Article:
BOTTOM LINE: An enjoyable piece of theater in a cool space. The actors are all good and the play is well written.
The Power of Birds is a little play with a lot to say. A goal-driven Mom packs up her two kids and her hippie mother-in-law and flies the coop to another state in order to get away from her husband who has an OCD thing about birds and finds them more interesting than his own family. For some members of the family, the migration is a new beginning while others find it difficult to leave their lives behind. With five actors who all get a chance to shine, tight direction, a beautiful light and sound design, the production finds success with Robin Rice Lichtig's new play.
Zoe (Emma Galvin) hates the idea of leaving home and worries that her father won't be able to find them again, which is exactly the point as far as Mom (Annie McGovern) is concerned. She visits her father via daydreams and wants to connect with him so badly that she feels and hears a pain in her heart. Galvin plays the role as a pouty, stompy, angst-ridden twelve-year-old but makes the most of the role when she drops the preteen physicality. When she sings a bit of Blackbird, her honesty and depth come pouring out. And later, in a scene with her grandmother where they discuss their own hopes and dreams, she again brings it down a notch and makes it the best scene in the play. Her brother Charlie (played by real life brother Noah Galvin) welcomes the move as a chance to repair his computer nerd image and he had me rolling on the floor laughing. The guy is funny and unique with his delivery and timing and every one of his scenes is completely enjoyable. His marijuana experimentation scene gets the biggest laughs of the night. OMG! McGovern hits the right notes as the mom full of high five's and platitudes but her character seems out of a sitcom. It's not until a scene where she is honest about her own dreams that she becomes believable. With this admission, she finally connects with her daughter when they both realize that sometimes they want things so badly that they can convince themselves that it's real. Margot Avery takes the role of the Grandmother Lily and makes her more than a stereotype. She is wise and funny and grounds the show with her knowing look and seen-it-all attitude.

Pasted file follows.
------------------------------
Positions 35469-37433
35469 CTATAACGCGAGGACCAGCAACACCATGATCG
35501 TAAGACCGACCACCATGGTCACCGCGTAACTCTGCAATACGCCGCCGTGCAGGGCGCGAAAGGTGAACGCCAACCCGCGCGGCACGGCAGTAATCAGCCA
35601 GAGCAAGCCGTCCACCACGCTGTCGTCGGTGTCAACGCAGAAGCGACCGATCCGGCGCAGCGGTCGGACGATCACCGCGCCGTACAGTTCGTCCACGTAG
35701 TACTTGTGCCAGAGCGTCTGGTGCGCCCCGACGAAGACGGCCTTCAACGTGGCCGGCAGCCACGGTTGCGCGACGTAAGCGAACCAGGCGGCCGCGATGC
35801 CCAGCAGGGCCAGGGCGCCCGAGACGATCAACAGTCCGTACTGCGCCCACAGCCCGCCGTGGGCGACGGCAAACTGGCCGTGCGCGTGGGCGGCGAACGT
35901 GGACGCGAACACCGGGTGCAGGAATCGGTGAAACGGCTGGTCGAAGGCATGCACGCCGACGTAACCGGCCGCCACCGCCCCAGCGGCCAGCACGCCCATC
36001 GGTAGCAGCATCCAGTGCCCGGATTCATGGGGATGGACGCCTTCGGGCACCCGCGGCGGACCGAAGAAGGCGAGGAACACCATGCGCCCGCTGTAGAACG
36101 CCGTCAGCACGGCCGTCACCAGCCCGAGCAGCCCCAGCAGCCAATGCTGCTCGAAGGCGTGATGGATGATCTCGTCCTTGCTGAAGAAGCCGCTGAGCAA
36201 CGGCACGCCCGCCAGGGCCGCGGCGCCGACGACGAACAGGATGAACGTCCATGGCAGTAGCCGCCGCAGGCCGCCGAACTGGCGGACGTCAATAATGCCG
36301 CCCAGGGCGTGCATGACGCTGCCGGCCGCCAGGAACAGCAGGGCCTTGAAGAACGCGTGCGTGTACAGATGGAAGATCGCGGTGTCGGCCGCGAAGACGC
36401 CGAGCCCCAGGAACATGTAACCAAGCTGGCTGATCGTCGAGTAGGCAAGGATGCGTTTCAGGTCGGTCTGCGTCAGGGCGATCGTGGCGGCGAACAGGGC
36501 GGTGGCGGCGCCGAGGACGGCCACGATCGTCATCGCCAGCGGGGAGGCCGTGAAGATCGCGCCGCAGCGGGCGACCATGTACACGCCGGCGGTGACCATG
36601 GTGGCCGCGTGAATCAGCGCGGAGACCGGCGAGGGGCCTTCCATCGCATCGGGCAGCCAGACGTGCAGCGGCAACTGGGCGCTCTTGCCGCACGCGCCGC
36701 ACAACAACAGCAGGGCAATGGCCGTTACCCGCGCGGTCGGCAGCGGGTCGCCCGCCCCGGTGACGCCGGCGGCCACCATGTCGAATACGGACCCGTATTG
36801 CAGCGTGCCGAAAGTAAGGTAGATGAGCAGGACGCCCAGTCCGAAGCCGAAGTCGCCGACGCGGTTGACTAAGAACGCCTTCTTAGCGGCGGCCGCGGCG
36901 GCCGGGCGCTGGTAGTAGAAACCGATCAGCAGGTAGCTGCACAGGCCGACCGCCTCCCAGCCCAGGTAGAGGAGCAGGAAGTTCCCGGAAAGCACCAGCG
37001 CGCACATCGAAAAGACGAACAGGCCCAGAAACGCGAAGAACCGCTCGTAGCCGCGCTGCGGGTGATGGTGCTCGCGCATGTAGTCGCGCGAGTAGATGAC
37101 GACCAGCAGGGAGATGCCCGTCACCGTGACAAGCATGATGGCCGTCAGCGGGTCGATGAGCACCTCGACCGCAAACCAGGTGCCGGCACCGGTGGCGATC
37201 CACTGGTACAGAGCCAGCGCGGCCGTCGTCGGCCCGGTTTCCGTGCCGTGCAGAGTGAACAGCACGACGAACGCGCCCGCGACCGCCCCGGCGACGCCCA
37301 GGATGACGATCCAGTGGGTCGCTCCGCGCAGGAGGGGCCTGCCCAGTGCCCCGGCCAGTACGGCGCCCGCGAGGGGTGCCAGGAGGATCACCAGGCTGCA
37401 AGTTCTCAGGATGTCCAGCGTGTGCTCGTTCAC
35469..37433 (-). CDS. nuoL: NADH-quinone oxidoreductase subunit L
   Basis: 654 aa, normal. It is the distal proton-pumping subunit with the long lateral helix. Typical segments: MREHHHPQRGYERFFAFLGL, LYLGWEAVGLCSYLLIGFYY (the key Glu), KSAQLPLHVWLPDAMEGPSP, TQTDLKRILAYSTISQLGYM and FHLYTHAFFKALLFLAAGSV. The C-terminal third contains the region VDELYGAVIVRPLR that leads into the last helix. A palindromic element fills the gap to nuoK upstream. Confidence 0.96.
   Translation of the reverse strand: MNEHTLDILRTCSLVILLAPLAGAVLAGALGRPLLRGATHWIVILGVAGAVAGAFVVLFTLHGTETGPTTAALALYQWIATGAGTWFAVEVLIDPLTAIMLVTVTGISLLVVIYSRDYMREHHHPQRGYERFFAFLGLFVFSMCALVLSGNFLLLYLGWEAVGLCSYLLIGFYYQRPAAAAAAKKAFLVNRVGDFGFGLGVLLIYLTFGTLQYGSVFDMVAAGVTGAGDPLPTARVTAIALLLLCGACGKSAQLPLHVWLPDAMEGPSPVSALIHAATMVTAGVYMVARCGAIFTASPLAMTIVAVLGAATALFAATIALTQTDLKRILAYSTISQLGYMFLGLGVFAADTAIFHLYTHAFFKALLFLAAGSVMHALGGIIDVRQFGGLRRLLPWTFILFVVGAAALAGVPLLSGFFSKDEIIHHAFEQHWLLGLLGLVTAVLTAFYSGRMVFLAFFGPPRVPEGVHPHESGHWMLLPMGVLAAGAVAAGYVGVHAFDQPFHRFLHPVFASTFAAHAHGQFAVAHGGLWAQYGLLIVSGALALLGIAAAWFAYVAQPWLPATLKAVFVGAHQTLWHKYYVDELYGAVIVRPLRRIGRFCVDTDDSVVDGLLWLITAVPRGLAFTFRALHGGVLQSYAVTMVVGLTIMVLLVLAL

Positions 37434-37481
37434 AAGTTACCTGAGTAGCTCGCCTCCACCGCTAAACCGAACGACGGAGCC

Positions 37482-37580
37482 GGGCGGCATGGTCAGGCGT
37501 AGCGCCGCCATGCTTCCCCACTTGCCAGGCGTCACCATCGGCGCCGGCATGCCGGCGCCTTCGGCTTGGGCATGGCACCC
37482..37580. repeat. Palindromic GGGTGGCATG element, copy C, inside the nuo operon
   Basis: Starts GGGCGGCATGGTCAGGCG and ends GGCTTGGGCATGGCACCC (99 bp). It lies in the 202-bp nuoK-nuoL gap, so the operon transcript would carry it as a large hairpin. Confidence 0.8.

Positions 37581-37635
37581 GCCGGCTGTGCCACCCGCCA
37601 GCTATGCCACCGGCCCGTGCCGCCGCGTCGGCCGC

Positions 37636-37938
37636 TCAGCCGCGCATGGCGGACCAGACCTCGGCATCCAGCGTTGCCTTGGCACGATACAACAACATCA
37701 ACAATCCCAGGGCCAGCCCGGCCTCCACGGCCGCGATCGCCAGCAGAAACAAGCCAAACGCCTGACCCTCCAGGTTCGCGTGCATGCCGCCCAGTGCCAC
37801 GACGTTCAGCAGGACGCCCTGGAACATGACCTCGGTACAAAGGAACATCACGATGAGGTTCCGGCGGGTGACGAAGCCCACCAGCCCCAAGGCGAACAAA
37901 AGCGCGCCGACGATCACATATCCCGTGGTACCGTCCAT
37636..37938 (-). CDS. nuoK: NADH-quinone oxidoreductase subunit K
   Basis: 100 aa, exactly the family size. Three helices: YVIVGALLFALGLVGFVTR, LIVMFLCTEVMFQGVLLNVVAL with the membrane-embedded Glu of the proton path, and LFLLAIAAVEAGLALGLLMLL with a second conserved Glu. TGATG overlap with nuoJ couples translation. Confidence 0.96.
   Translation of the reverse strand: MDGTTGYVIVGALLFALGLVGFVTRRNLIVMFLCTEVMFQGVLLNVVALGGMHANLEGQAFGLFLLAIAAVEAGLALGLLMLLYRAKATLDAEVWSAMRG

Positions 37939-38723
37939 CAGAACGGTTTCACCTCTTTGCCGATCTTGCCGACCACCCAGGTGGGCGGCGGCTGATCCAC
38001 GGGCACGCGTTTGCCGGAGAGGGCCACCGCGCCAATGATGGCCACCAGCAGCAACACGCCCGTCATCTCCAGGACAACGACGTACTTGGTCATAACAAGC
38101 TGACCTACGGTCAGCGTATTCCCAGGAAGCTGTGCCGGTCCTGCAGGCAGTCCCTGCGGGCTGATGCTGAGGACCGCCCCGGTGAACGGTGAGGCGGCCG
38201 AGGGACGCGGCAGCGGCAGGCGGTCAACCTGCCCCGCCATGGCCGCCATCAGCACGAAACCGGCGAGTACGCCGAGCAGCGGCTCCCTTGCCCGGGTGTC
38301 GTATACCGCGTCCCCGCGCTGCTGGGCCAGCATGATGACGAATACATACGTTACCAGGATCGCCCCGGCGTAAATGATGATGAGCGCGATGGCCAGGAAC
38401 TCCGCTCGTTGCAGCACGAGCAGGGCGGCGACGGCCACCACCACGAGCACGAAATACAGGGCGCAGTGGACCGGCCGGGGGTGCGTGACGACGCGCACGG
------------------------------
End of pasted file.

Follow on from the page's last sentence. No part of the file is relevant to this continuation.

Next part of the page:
Director Elizabeth Bunnell takes full advantage of the sprawling space. She uses the actors to simulate the sound of rain, birds and crowds and when accompanied with the sound design makes for very effective moments. Scenes change smoothly as actors move to the background but maintain their presence in the scene. The show moves quickly and I was constantly engaged.
As for the play itself, it deals with a lot of issues. Lily is struggling with the loss of her husband and Zoe with the loss of her father, but we also hear about man's invasion of nature and a lot of bird references. I think it is a take on our place in the world and how we constantly must adapt in order to be happy. Maybe the ending of the show went a bit over my head as Lily seems to be turning into a bird. She is struggling to get closer to the sunset in order to communicate with her dead husband, so maybe it is a case of wanting something so badly that it becomes real. Either way, the ending is sweet and touching. The family has embraced the migration to their new home and are determined to make the most of their new future. I liked the show a lot. There are many moments that made me happy I get to see theater...I think you will like it too.
(The Power of Birds runs through March 13th the Milagro Theater at the CSV Education & Cultural Center, 107 Suffolk between Rivington & Delancey. Performances are Thursday through Saturday at 8pm and Sunday at 3pm. Tickets are $18 and are available at brownpapertickets.com or by calling 800.838.3006. For more show info visit threegracestheater.org.)